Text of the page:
My process is an exploration of the clutter in my home, my head, and my visual world — the body language of internet strangers, weeds growing by my bus stop, a pair of dirty chairs tangling with charging cords. I am drawn to subjects that spark a feeling of kinship in me. I pick rosehips to bring home to paint, take photos of signage downtown. Something draws me to these objects, and I work through paint and line to try to understand that pull. My paintings are self portraiture in the strict and loose sense: I work sometimes from selfies, sometimes from found imagery, but always with the desire to provoke a feeling of kinship, longing, or resonance.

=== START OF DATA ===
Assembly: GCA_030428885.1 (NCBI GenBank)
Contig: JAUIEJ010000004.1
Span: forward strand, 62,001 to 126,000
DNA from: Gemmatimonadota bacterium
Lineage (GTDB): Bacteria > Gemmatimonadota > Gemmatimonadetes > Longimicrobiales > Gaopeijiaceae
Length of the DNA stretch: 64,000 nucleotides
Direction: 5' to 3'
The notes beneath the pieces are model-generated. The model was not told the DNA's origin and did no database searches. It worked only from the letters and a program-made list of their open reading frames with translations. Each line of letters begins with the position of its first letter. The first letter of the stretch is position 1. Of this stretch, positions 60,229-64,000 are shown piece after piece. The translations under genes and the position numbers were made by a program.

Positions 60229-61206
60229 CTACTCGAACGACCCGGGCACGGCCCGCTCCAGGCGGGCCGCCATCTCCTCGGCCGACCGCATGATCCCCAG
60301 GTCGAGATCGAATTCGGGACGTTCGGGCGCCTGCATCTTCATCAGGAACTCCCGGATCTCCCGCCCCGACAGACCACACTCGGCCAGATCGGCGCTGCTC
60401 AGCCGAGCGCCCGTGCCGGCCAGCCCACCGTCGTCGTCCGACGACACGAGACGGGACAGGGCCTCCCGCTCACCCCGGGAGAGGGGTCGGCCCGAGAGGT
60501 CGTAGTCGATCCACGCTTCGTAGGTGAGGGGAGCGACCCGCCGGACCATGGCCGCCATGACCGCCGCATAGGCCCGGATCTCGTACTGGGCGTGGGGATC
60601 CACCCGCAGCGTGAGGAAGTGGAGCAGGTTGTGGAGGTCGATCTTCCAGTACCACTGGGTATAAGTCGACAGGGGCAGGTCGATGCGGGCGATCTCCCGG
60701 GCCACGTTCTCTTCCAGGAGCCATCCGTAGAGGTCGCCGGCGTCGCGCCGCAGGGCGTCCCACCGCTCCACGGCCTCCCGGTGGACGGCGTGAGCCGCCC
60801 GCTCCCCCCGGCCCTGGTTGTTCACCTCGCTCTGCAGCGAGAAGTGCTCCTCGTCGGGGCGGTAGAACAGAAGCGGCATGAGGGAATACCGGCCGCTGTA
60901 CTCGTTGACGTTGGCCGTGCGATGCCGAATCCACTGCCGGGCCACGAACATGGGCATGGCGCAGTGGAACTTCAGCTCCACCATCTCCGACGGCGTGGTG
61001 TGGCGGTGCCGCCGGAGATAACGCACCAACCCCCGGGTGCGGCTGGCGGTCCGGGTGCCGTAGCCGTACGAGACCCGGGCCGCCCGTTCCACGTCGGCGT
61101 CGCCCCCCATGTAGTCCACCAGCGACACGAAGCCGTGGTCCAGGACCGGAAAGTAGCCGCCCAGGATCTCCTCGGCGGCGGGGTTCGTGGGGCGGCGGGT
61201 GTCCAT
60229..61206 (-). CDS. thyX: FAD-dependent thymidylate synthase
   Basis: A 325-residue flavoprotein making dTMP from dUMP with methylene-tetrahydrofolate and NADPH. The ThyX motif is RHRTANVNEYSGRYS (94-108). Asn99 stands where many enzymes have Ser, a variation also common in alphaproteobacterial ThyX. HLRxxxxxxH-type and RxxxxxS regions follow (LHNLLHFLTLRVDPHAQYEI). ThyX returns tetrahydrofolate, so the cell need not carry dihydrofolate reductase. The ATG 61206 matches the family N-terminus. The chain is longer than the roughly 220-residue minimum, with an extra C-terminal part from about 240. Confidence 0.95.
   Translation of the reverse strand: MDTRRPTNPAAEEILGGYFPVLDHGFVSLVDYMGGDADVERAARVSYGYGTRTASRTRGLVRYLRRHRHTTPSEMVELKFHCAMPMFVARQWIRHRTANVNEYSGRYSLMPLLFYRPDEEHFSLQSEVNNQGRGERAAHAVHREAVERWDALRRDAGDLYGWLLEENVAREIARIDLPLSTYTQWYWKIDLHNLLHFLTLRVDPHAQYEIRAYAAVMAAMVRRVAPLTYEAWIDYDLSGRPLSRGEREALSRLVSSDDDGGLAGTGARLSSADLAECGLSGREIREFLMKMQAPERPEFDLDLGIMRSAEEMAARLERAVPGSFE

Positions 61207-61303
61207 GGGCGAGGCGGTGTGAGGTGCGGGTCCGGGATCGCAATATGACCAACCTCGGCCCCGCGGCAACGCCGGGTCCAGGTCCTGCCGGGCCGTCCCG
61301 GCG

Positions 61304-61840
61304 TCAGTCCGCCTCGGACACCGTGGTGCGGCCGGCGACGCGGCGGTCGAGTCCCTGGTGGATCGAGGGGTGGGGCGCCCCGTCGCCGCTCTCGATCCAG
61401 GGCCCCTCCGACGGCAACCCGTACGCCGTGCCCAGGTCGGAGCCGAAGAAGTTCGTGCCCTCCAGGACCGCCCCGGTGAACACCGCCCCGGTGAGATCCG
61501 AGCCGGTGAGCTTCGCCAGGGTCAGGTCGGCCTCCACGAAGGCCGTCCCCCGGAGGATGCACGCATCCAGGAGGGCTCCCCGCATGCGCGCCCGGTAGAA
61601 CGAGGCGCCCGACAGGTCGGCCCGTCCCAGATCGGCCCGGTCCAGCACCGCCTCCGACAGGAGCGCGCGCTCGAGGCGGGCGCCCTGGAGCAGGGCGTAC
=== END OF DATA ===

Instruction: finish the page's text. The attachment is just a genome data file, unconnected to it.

I’m interested in interrupting familiar mess with fantastical graphic elements from memory, dreams, signs, and the internet. There’s something in my work about longing for the impressions of childhood. My experience of the present moment is overlaid with visions of the past, strange words, lines and shapes. Bright, hot colors are bisected by wandering lines, often marked in ink, graphite and oil pastel. I take fragments of typography and revel in the poetry they reveal when separated from their original purposes. Layers of paint and marks show and hide the clutter of memory.